Guess what? There is no way to escape aging. You are of the nature to grow old and die.

Both old age and death are inevitable.

While that's hardly a heartwarming thought, it certainly is true. And it certainly is something you should think about even if thinking about it depresses you.

Because thinking about it just might get you up off your butt and exercising, get you eating good things instead of junk. Yes, I know some will read this intro and do the opposite because there's no winning a war against inevitability, but I hope that way of thinking is not for you.

I hope you focus on winning the smaller daily battles of living rather than the inescapability of losing the large last one. I hope you become motivated by the evidence found each week in this column, proving that aging can indeed be impeded, death can undoubtedly be deferred.

You can achieve both by avoiding a stroke. And the good news is you can control the factors that produce nine out of 10 of them.

A study done at McMaster University in Ontario, Canada and published in The Lancet in 2010 used the written responses of 6,000 people, 3,000 who had had strokes and 3,000 who had not, to determine that. The study, which was first presented at the World Congress of Cardiology, established that 90 percent of strokes result not from bad genetics but from poor health habits.

Of the 10 health problems that account for this 90 percent, five of them a poor diet, a fat stomach, a lack of physical activity, smoking, and excessive consumption of alcohol are purely personal lifestyle choices. In other words, you have total control of them.

While the other five high blood pressure, high levels of bad cholesterol, diabetes, heart problems, and stress and depression can have a genetic component, it's far more likely that lifestyle choices produce them. A study done years ago, for example, found that in its early stages 91 percent of Type 2 diabetes could be eradicated by healthier eating and heartier workouts.

Similarly, the research from McMaster University found that eating a poor diet increased the odds of developing a stroke by 35 percent. Conversely, being physically active, which the McMaster study determined was four or more hours of vigorous activity a week decreased the odds by 30 percent.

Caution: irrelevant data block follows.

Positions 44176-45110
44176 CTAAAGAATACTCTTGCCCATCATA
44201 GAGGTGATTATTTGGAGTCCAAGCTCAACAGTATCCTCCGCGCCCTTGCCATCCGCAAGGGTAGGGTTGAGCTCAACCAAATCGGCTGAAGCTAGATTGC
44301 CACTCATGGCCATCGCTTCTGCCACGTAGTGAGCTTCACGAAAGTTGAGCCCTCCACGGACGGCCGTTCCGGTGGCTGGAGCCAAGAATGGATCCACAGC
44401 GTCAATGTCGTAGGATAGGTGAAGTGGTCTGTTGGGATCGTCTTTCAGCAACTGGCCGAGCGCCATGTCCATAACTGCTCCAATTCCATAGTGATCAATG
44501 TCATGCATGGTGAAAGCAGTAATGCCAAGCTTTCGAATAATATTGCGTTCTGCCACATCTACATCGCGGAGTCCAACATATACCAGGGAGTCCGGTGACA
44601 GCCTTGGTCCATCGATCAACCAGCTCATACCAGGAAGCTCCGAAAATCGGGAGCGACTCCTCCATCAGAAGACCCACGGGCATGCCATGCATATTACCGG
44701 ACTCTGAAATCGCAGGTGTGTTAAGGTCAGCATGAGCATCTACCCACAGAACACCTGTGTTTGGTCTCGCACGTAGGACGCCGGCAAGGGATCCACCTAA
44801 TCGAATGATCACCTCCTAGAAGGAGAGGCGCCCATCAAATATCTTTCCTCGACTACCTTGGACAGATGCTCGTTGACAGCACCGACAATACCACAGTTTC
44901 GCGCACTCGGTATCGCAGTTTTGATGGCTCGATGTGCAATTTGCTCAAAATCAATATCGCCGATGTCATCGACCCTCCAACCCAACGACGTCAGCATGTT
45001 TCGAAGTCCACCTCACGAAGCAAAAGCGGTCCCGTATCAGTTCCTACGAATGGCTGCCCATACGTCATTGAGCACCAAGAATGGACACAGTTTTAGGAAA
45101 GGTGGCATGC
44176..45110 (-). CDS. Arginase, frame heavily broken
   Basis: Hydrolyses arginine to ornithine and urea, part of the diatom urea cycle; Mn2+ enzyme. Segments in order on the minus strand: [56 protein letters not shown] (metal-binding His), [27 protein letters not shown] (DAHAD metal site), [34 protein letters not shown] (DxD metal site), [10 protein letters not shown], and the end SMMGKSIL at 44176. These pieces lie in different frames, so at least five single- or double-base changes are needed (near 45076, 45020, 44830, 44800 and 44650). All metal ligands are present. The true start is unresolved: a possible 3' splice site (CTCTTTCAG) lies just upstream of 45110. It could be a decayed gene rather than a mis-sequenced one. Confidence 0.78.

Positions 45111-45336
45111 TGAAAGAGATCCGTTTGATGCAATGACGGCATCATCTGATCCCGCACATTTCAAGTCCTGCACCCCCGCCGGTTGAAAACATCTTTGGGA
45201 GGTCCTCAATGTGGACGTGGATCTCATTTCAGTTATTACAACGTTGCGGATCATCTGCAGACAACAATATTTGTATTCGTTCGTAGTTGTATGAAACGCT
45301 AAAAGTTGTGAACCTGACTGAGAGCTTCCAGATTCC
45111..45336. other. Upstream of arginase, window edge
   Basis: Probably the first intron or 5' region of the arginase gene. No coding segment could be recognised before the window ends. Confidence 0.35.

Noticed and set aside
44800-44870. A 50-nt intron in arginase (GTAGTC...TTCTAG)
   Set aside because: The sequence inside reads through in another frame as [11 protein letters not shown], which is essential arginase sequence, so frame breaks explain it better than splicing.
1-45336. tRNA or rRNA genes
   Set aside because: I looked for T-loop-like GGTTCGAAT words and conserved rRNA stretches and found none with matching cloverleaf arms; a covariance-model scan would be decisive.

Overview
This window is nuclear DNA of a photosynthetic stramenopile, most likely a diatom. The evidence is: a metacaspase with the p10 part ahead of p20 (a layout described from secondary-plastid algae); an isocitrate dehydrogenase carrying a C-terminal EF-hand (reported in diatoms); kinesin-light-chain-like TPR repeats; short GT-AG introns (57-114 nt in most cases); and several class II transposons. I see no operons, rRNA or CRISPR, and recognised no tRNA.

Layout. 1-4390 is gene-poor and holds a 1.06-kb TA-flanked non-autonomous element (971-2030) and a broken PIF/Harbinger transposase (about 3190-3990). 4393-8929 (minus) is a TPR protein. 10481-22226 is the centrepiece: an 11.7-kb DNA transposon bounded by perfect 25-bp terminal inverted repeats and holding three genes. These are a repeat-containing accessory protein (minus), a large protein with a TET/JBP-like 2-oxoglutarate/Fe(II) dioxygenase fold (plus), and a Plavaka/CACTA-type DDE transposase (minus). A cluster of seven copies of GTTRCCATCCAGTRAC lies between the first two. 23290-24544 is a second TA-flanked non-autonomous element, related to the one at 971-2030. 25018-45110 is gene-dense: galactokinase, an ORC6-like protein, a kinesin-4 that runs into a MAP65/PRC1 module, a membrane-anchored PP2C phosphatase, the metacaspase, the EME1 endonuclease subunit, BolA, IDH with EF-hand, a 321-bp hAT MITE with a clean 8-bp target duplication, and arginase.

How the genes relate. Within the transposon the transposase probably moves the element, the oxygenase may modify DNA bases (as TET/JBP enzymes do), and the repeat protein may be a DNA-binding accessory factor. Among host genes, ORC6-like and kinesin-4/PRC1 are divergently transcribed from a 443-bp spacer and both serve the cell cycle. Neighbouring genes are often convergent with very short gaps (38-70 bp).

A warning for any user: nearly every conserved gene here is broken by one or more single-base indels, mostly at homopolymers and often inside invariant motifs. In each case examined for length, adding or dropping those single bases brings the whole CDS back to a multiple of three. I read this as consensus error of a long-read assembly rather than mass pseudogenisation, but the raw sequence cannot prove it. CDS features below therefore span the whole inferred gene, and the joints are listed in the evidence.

Considering the nature of a stroke, the interruption of blood supply to the brain ultimately causing brain cells to die and possibly cause paralysis or death, doing things to reduce the risk of it makes sense, especially small things.

Like consuming low-fat dairy foods instead of high-fat ones.

Susan Larsson, Ph.D. and the lead author of a Swedish study published this April in Stroke, theorizes that the vitamin D in low-fat milk, yogurt, and cheese reduces high blood pressure, one of the 10 causes listed in the McMaster study.

The replacement of high-fat foods helps as well. Consuming fewer calories keeps fat from accumulating around the gut, a cause of stroke determined by the McMaster research. Consuming fewer calories of fat, much of it saturated, keeps plaque from accumulating in the arteries and jeopardizing heart health.

In the Swedish study, nearly 75,000 adults free of heart disease, stroke, and cancer completed 96-item food and beverage questionnaires.Ten years later, a follow-up study was done.

The follow-up found that those who consumed low-fat dairy foods as opposed to high-fat dairy foods had a 12 percent lower risk of stroke and a 13 percent lower risk of ischemic stroke, the type that results from a blocked artery or a blood vessel bursting.

If 12 and 13 percent don't seem significant, you're forgetting a few things: first, that making other relatively minor changes, like avoiding excessive alcohol consumption, continues to reduce the odds; second, that the complications that arise from a stroke if you survive it are the sorts that significantly diminish your quality of life, so you should do everything in your power to avoid one.

According to Mayo Clinic.com, the sustained lack of blood flow that often occurs during a stroke can cause a partial loss of muscle movement even if full paralysis doesn't occur.

Talking and swallowing can be difficult after a stroke. Collecting your thoughts, a condition called aphasia, also can result, as well as significant memory loss.

While old age is inevitable, developing infirmities in your advancing years is not. By taking proper care of yourself now, you can take proper care of yourself into your 90s.

I know, for instance, of a man still lifting weights at 99 and doing virtually all daily tasks for himself.